GIS, Log Linear Models, School Safety, Orange County


Abstract Pedestrian /bicycle safety of school children has been a growing menace that has been attracting attention from transportation professionals, school boards, media and the community all over the country. As such there has been a necessity to identify critical variables and assess their importance in pedestrian/bicycle crashes occurring in and around school zones. The current study is an endeavor in this direction. The literature review identified some studies that were conducted on school zone safety related to pedestrian/bicyclist crashes. Most of the studies pertained to crashes with all age groups. There have been few studies with emphasis only on school aged children. In this study we focus on pedestrian age group (4 to 18 years), the time of the day when the school children are expected to be commuting (6:30 AM to 10:00 AM and 1:00 PM to 5:00.PM), the day of week (Monday through Friday) and the days when the school is opened (January 6th to May 31st and August 6th to December 21st). Geographical Information Systems was used to locate buffer zones around schools with higher crash incidence rates. The use of log-linear analysis has culminated in explaining the relationship between various variables and crash incidence or crash frequency Crash data for this study was obtained in the form of crash database and GIS maps from the Department of Highway Safety and Motor Vehicles and the Orange County School Board respectively. Crash reports were downloaded from the CAR database of the FDOT mainframe website. The crash data was related to the GIS maps to visually depict the proximity of crashes to the school zones and thus identified risky schools and school districts. It was concluded from the spatial analysis that the incidence of crashes was higher at middle schools. In the log-linear analysis different models were i tested to explain the effects of driver characteristics, geometric characteristics and pedestrian characteristics on the crash frequency. It was found that driver age, number of lanes, median type, pedestrian age and speed limit are the critical variables in explaining crash frequency. By examining the levels of the variables that were significantly involved in the crashes we would get an insight on ways to explain and control pedestrian/bicyclists crashes at school zones. It is hoped that this thesis would make an active contribution in improving the safety of bicyclists and pedestrians in and around school zones and make the schools much safer for the children.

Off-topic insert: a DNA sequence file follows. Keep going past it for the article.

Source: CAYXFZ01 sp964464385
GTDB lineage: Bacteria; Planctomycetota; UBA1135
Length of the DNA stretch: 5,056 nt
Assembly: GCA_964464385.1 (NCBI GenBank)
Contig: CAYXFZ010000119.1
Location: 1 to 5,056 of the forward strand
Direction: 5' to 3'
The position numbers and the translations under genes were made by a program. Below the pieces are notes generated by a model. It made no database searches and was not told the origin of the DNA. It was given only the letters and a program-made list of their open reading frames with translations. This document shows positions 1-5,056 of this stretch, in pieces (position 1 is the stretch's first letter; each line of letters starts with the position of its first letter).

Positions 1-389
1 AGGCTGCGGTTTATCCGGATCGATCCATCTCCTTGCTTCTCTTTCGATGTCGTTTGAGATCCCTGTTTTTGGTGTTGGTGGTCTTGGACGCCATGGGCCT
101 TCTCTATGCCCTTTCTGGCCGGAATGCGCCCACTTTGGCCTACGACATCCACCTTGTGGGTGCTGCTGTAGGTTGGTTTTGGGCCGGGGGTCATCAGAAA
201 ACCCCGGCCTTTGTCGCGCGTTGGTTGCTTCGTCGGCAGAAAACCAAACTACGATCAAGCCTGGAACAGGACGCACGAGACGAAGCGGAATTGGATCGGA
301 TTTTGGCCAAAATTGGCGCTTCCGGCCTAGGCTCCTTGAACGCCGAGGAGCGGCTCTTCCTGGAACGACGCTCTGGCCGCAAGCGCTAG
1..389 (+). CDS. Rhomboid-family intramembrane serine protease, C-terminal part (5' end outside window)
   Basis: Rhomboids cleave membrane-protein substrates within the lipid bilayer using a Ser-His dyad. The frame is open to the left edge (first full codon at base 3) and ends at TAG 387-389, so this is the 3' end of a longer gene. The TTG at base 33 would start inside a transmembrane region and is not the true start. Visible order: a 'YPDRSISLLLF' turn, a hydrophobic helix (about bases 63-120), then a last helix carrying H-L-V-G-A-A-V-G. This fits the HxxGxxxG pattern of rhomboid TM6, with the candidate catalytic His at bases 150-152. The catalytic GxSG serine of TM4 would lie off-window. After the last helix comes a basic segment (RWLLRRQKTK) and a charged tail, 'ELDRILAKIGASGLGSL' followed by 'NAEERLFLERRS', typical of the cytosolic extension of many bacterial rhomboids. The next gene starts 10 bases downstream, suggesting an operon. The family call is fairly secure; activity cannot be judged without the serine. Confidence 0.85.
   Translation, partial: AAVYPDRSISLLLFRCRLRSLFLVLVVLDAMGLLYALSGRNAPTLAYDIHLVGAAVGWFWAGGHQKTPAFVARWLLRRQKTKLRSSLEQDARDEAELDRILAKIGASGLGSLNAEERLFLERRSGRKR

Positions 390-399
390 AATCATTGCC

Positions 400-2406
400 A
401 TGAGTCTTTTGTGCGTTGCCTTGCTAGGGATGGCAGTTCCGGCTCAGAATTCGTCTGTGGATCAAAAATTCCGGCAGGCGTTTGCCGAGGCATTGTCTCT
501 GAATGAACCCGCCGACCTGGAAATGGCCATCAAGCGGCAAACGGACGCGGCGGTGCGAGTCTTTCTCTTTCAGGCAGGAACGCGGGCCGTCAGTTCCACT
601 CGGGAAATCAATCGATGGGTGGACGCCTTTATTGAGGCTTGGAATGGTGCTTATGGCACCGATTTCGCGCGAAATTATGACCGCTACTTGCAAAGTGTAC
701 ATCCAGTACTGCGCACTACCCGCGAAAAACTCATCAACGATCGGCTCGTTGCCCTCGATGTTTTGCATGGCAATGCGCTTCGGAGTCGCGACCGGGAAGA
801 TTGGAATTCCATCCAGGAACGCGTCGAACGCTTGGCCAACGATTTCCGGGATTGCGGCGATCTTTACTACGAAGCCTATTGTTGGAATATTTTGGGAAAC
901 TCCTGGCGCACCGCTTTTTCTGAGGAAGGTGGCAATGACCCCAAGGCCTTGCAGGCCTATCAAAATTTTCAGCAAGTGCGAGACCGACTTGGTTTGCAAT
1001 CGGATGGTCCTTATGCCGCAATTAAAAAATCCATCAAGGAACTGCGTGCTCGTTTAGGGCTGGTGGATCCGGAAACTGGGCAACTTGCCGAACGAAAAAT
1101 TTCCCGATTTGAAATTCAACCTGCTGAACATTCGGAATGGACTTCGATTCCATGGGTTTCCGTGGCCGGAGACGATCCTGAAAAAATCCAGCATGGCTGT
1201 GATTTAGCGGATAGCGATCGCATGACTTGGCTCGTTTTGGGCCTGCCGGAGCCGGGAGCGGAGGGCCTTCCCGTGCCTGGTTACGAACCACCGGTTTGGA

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Graduation Date





Abdel-Aty, Mohamed


Master of Science in Civil Engineering (M.S.C.E.)


College of Engineering and Computer Science


Civil and Environmental Engineering

Degree Program

Civil Engineering








Release Date

January 2006

Length of Campus-only Access


Access Status

Masters Thesis (Open Access)